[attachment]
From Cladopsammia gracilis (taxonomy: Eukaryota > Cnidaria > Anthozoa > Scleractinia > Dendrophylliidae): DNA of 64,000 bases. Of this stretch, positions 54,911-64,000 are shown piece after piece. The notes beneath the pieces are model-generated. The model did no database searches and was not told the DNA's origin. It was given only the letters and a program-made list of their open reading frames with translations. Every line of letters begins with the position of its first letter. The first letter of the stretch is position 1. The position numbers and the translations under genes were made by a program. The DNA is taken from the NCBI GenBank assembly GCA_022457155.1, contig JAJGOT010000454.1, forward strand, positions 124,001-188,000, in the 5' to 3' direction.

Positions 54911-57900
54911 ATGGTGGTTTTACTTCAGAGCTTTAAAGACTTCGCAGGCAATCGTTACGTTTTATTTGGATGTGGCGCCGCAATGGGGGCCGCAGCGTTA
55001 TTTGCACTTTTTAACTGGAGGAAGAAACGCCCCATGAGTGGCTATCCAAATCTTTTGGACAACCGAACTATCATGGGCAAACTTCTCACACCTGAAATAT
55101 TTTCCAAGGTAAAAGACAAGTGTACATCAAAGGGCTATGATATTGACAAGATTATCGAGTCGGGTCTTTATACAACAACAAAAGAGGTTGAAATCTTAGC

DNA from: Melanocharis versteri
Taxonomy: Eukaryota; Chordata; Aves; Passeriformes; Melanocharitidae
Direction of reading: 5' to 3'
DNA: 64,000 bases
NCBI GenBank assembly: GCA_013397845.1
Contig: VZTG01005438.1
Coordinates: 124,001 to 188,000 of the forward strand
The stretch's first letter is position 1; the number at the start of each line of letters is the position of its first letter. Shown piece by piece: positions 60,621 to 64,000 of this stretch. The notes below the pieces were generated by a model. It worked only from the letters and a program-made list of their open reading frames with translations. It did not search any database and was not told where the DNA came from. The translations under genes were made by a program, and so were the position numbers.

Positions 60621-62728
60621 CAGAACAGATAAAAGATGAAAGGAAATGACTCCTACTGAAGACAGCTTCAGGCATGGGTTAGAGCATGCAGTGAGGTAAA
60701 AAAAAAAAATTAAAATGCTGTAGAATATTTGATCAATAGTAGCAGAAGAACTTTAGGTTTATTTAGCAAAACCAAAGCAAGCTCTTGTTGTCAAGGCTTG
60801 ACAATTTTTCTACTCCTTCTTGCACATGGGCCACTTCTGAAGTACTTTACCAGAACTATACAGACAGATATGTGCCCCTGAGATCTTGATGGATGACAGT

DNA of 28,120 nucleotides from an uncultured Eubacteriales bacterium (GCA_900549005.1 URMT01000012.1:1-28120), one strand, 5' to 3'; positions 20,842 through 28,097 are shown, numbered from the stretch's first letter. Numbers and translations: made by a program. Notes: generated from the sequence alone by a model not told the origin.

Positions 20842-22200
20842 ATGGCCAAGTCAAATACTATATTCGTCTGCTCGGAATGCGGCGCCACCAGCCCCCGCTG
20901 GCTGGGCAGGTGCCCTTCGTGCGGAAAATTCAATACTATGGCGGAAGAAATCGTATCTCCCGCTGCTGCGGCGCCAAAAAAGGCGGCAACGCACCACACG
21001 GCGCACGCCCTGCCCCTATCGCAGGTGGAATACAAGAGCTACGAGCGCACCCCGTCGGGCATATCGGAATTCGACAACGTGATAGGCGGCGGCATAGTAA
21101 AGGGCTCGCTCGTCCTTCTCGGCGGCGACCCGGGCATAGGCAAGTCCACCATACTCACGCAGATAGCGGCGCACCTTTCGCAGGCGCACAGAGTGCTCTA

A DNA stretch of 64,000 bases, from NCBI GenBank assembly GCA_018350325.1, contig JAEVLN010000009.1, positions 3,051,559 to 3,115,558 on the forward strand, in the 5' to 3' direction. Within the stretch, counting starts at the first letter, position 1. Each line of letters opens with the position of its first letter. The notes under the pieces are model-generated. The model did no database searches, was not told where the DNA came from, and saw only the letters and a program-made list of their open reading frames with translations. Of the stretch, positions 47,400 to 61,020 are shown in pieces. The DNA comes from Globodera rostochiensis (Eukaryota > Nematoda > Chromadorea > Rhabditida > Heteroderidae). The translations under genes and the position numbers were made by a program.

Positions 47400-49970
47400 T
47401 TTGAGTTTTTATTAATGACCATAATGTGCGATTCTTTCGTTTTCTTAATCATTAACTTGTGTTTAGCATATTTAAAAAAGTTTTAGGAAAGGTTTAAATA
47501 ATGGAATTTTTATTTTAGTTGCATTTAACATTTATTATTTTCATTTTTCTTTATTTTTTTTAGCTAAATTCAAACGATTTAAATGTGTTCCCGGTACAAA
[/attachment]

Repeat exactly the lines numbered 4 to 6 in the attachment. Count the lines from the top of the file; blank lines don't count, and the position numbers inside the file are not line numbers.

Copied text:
55001 TTTGCACTTTTTAACTGGAGGAAGAAACGCCCCATGAGTGGCTATCCAAATCTTTTGGACAACCGAACTATCATGGGCAAACTTCTCACACCTGAAATAT
55101 TTTCCAAGGTAAAAGACAAGTGTACATCAAAGGGCTATGATATTGACAAGATTATCGAGTCGGGTCTTTATACAACAACAAAAGAGGTTGAAATCTTAGC

DNA from: Melanocharis versteri